Has this research been invalidated? Dr. Boli himself, an experimental group of one, finds YouTube videos in which pauses and breaths have been cut out so irritating that he simply refuses to watch them at all. But perhaps he is out of touch with the times. Perhaps most people of a younger generation—the generation born after the War of 1812—much prefer to have an unbroken stream of words hurled at their ears without any inhalations to break up the flow of aural stimulation.

So he throws the question out to his readers. Which of you prefer to have all pauses edited out of a monologue? What are your reasons? And if no one can be found who actually does prefer this style of editing, why has it become the norm on YouTube but not on commercial television? Your theories, tangential observations, and cranky complaints are welcome in the comments. Please punctuate properly.


  1. von Hindenburg says:

    Can the doctor provide an example? Of the few dozen YT channels that I subscribe to, I can’t think of any that utilize this technique. Of course, presenters of videos on shipping and logistics news and railroad history are probably less prone to it than others.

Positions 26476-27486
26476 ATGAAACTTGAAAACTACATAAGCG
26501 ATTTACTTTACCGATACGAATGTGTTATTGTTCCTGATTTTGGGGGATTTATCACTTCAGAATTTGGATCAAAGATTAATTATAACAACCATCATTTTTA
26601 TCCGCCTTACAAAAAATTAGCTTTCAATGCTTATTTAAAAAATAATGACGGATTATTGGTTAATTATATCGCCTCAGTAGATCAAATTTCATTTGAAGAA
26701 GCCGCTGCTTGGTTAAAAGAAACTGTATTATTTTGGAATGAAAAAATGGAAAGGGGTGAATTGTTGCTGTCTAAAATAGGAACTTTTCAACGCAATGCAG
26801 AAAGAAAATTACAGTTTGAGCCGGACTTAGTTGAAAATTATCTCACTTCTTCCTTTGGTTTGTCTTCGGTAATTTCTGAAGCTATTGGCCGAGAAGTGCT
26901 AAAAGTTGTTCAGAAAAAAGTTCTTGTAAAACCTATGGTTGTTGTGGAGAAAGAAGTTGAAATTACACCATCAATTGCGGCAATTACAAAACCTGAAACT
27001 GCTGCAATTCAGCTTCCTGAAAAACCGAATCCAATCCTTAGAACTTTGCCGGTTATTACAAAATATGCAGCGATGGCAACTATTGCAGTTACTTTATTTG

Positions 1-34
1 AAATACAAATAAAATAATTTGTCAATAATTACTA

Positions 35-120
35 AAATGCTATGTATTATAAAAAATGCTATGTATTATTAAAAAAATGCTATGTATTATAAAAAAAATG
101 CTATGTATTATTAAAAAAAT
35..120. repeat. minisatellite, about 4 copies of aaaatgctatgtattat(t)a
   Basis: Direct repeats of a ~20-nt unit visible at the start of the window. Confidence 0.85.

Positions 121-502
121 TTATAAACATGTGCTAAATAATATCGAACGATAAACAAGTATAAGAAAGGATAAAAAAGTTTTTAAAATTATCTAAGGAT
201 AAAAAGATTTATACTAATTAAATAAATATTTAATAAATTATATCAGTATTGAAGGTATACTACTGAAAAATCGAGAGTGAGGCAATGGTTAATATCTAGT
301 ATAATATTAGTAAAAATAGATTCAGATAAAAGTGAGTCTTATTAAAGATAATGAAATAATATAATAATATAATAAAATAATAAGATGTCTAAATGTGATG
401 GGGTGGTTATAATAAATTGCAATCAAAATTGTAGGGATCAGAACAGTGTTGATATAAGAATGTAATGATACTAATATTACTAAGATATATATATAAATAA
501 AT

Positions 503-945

I have friends who routinely listen to audiobooks at 1.5-2x speed. I can somewhat understand this for nonfiction, if you are trying to cram in as much information as possible, but for works of fiction purchased for entertainment? Part of my criteria for choosing a book is how many hours of dishes, laundry, and lawn mowing it will entertain me through.

  2. Ye Olde Statistician says:

    Many years ago, I received a letter (which ought to quantify that “many,” supra) in which the writer complained that I had spent too much time in my novel on ‘characterization.’ All he wanted was ‘content.’ He did not explain what he meant by this, but the plaint sounded vaguely computeralistic. Apparently, he wanted a bald chronology of events and could not be bothered wasting his time on the characters, their motives, and their purposes.

    I offer the above as an ur-instance of the same urge to shorten and get-to-the-pointiness as your post.

    • Occasional Correspondent says:

      I recall a comment by Charles Brown (founder of Locus) that it was a discovery to him that stories could be read for something other than plot — this is a sensibility that is in play out there.

  3. Fred says:

    When I’m watching youtube videos I sometimes pause it to do something else, like having a snack, going to the bathroom, having dinner, watching something more interesting or whatever. But I have a tendency to pause it in between sentences or when the presenter gets to a lull in the talking. I guess the fewer and shorter pauses a video has the harder it is to stop or remember what else you were going to be doing, which might be useful if the youtube algorithm recommends videos based on minutes watched. Now if you were going for number of views I would think you would want as many pauses as possible so people would keep leaving off and coming back to it days later.